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The house dust mite allergen extract was approved by the FDA for treating adolescents with immunotherapy.
This week, the US Food and Drug Administration (FDA) approved Odactra® (House Dust Mite Allergen Extract) treatment for sublingual use by 12 to 17-year-olds with house dust mite (HDM)-induced allergic rhinitis.
House Dust Mite Allergen Extract was previously approved in 2017 for adults between ages 18 and 65 with HDM-induced allergic rhinitis, so this approval expands the list to include those down to age 12.
The medication itself is designed to be administered under the tongue and it provides treatment for allergies to dust mites that lead to runny nose, itchy nose, sneezing, stuffy or congested nose, itchy eyes, and watery eyes.
“In many cases, for adolescents experiencing allergy symptoms throughout the year, house dust mites may be the underlying allergy trigger," said Michael Blaiss, MD, a clinical professor of pediatrics in the division of allergy/immunology, Medical College of Georgia at Augusta University. "Allergies interfere with a critical time of adolescent development when they undergo physical, cognitive, emotional and social changes.”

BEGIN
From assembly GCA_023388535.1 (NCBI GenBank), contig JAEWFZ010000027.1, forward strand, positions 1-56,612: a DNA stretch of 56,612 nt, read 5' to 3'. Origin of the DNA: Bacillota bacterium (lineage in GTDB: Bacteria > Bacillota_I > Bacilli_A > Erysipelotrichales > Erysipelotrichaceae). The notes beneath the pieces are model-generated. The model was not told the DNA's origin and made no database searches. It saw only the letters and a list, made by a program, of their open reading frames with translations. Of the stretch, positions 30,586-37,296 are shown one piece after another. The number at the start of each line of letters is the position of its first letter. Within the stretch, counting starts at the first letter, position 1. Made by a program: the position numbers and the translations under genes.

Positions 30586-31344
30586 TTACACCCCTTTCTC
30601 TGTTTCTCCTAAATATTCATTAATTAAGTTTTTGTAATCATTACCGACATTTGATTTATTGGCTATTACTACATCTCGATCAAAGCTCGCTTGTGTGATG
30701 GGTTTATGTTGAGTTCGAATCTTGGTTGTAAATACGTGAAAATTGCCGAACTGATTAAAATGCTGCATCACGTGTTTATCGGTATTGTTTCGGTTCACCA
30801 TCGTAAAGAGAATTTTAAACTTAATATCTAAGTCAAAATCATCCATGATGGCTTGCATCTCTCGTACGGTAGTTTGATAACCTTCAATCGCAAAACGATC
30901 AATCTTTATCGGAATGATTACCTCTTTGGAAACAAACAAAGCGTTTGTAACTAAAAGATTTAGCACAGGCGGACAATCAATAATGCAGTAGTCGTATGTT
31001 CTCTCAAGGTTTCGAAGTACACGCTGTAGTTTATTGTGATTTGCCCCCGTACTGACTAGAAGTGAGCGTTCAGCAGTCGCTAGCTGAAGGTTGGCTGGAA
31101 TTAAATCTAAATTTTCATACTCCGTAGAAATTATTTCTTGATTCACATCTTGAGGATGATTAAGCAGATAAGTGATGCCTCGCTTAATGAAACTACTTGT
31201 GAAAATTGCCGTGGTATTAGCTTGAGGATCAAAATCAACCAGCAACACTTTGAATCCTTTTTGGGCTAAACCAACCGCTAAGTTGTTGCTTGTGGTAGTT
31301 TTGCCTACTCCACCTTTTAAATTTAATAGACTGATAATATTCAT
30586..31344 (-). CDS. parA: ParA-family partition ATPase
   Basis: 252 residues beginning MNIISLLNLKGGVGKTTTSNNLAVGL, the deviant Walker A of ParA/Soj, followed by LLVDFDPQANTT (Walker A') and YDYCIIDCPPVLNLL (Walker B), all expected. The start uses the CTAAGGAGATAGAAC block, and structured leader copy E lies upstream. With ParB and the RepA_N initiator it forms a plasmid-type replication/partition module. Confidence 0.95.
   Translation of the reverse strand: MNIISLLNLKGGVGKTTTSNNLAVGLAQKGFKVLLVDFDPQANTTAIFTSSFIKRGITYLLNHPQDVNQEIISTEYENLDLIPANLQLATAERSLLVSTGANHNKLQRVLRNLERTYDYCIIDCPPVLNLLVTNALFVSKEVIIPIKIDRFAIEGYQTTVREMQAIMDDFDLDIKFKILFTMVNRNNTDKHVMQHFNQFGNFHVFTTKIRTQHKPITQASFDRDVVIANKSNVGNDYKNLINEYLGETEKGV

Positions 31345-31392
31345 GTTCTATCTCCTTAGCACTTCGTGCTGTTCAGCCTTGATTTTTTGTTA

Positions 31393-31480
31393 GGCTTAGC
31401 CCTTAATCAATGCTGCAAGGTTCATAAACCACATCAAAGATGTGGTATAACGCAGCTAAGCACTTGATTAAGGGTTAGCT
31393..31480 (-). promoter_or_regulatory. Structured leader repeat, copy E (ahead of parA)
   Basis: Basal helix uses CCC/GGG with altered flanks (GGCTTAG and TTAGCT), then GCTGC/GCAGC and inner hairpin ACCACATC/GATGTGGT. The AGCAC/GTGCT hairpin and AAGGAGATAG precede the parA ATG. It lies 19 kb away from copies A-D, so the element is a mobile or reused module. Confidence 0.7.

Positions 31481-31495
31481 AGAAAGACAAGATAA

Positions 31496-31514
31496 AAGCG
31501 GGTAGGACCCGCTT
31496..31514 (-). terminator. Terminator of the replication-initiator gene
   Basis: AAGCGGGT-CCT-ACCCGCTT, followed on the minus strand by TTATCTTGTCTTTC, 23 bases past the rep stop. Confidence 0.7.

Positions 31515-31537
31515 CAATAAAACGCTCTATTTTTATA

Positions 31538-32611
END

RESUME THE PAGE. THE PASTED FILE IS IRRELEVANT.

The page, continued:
Blaiss added that the Allergen Extract’s sublingual immunotherapy helps to treat allergies for patients and may even provide support to those polysensitized patients for symptom management.
The FDA made their decision based on data from the MT-18 trial, which was the first phase 3 sublingual immunotherapy (SLIT)-tablet trial for adolescents.
The MT-18 trial confirmed the data from previously conducted North American and Japanese trials indicating that the treatment was well-tolerated in adolescents with HDM.
A post hoc analysis of 2 double-blind, placebo-controlled trials indicated that the new immunotherapy reduced patients’ average total combined rhinitis score—the primary endpoint of the study—by 22% versus placebo (treatment difference of −1.04; P <.01).
The safety profile for the younger age bracket was found by the investigators to be consistent with that of adults.
They found no immunotherapy-related eosinophilic esophagitis, epinephrine administrations, severe local swellings, anaphylaxis, or severe mouth or throat edema.
Hans Lindeberg, senior vice president of ALK North America, described the new immunotherapy as flexible and offering relief to teens and adults.
“This milestone underscores our commitment to continue to bring innovative solutions to the millions of people who suffer from chronic allergies, especially to adolescents during their critical development years,” Lindeberg said.